She turned partway to look at Thranduil as he carefully picked up the discarded gown and placed it aside, and she was surprised to see that he was only wearing a robe.

"Are you going to take a bath with me?" But without answering her, he turned her back away from him again and removed her shift and then unbraided her hair.

"Recently," he said as his fingers worked the plait apart, "you interrupted a very boring conversation, firiel, when you were wishing for me to be in here with you, do you recall?" Even though she had already said that she was sorry for that, Cella felt so immediately guilty that she wanted to apologize all over again, but she could not find the words.

"You do not need to be sorry," said the Elfking as he nudged her over toward the bath. "Indeed, I want to thank you for the pleasing presentation." With that said he lifted her into the water, dropped his robe, and stepped in to join her.

Thranduil's large supple fingers were incredibly gentle as he washed her hair. He had placed her before him on the built-in bench beneath the water, which was wide enough to allow her room to sit between his spread legs, while he slowly worked the soapy liquid from one of the bottles that lined the tub into her scalp. They talked.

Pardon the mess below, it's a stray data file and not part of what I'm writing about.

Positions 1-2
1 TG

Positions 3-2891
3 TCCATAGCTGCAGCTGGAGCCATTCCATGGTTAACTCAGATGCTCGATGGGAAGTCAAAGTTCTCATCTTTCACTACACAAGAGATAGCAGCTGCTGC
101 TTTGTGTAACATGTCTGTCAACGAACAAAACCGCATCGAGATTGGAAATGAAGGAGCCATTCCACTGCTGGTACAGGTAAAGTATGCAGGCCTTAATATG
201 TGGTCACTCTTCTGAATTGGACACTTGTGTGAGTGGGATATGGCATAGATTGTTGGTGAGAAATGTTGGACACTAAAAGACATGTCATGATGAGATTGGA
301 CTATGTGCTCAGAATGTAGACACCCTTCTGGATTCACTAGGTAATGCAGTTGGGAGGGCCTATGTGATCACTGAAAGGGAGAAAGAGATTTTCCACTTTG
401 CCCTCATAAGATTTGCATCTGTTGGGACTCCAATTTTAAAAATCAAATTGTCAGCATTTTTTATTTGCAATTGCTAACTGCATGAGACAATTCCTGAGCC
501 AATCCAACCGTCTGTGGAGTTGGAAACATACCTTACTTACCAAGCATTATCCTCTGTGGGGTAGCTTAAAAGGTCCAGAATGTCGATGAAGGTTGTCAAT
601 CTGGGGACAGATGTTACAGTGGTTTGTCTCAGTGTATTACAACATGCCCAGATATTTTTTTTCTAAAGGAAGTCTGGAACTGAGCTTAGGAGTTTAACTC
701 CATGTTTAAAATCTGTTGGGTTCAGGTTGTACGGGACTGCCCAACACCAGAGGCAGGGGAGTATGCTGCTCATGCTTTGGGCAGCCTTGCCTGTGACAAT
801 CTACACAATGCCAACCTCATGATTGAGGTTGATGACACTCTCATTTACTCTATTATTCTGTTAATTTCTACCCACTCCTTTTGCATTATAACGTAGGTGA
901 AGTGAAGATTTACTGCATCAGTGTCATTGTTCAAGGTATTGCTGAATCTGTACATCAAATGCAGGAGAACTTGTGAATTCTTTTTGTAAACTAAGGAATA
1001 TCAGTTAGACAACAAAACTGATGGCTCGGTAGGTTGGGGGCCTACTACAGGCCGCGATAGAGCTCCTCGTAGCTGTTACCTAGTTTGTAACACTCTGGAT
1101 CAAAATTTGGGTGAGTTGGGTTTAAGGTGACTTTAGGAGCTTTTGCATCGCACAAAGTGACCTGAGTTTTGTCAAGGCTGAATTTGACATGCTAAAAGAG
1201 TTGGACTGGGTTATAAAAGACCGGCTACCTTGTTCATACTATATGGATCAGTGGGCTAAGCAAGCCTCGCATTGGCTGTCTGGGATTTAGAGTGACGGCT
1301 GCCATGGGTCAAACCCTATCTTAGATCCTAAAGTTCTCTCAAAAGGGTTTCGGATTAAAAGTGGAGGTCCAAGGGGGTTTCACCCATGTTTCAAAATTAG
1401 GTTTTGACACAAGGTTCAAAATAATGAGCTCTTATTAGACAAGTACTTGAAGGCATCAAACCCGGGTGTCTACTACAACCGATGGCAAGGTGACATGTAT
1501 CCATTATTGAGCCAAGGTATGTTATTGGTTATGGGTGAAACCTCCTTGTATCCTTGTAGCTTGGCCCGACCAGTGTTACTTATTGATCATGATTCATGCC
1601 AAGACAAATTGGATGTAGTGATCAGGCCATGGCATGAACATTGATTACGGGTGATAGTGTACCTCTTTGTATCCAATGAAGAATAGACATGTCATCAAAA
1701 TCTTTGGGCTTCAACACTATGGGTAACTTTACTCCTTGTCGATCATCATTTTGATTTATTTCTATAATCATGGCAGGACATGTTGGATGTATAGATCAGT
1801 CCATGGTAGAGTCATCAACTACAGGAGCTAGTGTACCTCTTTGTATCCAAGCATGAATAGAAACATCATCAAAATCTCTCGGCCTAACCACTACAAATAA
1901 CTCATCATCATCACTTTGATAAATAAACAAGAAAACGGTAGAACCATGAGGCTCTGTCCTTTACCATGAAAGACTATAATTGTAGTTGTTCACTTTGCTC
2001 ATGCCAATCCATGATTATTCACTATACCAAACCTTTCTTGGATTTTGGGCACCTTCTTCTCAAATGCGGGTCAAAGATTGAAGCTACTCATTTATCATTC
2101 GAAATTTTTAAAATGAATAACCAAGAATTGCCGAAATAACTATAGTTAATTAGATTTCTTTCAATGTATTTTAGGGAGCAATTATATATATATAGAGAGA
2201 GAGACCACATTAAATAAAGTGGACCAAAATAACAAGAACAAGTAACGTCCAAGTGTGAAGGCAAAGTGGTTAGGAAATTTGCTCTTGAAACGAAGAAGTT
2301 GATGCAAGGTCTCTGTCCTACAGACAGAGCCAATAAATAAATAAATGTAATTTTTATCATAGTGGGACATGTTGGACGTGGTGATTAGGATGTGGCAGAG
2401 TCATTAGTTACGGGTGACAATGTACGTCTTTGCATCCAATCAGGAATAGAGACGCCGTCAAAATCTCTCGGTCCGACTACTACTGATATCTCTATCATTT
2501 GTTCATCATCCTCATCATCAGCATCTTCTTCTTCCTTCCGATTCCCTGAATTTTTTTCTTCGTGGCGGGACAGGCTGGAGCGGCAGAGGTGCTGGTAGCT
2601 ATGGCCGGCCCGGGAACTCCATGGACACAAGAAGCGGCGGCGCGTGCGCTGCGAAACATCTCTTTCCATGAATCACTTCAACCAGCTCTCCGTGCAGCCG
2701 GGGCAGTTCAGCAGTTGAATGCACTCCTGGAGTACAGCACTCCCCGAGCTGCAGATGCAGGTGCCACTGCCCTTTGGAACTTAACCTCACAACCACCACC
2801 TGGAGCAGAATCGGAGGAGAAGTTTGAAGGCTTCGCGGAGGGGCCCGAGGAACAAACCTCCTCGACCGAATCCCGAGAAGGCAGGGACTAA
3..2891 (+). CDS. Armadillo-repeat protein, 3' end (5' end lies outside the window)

"What do your subjects think of me?" After speaking with Lothriel, she felt a little safer in asking him such a question.

"Many of them are fascinated with the way your cheeks turn pink on occasion," he told her. "They are so unused to mortals that they think it an appealing ability on your part."

"But it is embarrassing, do they know that?"

"They say that it makes your eye-color more intense and in a most amazing fashion, and some openly wish that they could duplicate the behavior on demand." She had to giggle at the thought. Her eyes were quite ordinary compared to the perpetually bright eyes of the Fair Folk. But to be envied for blushing was hard to believe.

"Hold your breath and close your eyes," Thranduil warned before he lifted her off of the built-in bench and dunked her under the water a few times to rinse her hair. She trusted him not to drop her backwards into the water, and to know when to pull her back out so she could breathe.